Soviet Chess Collusion: A New Paper

Lynne Kiesling

My friend John Nye has a new paper up at SSRN with Charles Moul. They find that the pattern of draws when Soviet players faced each other is consistent with collusion, not competition:

We expand the set of outcomes considered by the tournament literature to include draws and use games from post-war chess tournaments to see whether strategic behavior is important in such scenarios. In particular, we examine whether players from the former Soviet Union acted as a cartel in international tournaments – intentionally drawing against one another in order to focus effort on non-Soviet opponents – to maximize the chance of some Soviet winning. Using data from international qualifying tournaments as well as USSR national tournaments, we estimate models to test for collusion. Our results are consistent with Soviet draw-collusion and inconsistent with Soviet competition. Simulations of the period’s five premier international competitions (the FIDE Candidates tournaments) suggest that the observed Soviet sweep was a 75%-probability event under collusion but only a 25%-probability event had the Soviet players not colluded.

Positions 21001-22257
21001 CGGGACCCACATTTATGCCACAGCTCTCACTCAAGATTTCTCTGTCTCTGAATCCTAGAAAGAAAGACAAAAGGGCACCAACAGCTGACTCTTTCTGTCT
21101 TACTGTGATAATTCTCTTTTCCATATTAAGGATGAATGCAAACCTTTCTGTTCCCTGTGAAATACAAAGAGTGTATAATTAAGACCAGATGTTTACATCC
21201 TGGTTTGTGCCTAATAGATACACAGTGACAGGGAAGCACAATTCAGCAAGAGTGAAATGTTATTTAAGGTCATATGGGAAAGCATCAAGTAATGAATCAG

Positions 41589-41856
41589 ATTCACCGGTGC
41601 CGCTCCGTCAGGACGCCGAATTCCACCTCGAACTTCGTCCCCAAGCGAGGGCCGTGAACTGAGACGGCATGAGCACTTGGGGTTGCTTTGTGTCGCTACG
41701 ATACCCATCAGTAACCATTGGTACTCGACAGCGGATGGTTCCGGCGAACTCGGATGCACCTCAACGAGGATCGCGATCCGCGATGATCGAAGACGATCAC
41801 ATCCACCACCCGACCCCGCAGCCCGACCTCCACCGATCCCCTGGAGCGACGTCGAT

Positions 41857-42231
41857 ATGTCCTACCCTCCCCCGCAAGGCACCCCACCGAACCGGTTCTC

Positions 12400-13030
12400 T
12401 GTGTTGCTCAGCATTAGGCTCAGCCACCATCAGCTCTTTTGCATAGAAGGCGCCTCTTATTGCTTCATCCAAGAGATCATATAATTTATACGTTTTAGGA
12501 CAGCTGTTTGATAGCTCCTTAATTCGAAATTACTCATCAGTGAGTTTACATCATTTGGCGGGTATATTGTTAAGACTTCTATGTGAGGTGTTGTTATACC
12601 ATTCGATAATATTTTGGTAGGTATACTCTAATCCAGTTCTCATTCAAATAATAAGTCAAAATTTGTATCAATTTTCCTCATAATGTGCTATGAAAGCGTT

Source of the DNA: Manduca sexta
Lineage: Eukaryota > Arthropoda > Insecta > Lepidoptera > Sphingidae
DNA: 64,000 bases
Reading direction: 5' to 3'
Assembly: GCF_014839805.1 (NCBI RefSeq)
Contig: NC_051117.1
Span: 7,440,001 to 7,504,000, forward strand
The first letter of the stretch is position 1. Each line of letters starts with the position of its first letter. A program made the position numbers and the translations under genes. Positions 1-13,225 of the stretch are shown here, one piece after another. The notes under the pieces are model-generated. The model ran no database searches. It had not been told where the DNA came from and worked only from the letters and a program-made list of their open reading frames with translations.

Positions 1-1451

Very interesting.

3 thoughts on “Soviet Chess Collusion: A New Paper

  1. I don’t see how they have demonstrated collusion over unconscious patriotism or friendship. Collusion requires a deliberate intent to cheat. How have they shown that?

    I too am certain there were tournaments where the Soviets clearly colluded, but I don’t see how this study elevates that belief from conjectured to (more) proven.

    Also, what’ll you bet there are also (weaker) non-Soviet groups in the data, as well as anti-draw “colluders? – pairs and small blocs who tended to be more likely to go for the 1 than the ½ when playing each other? No mention of that in the abstract, though. Maybe it’s in the paper; my first try at a download quit on me.

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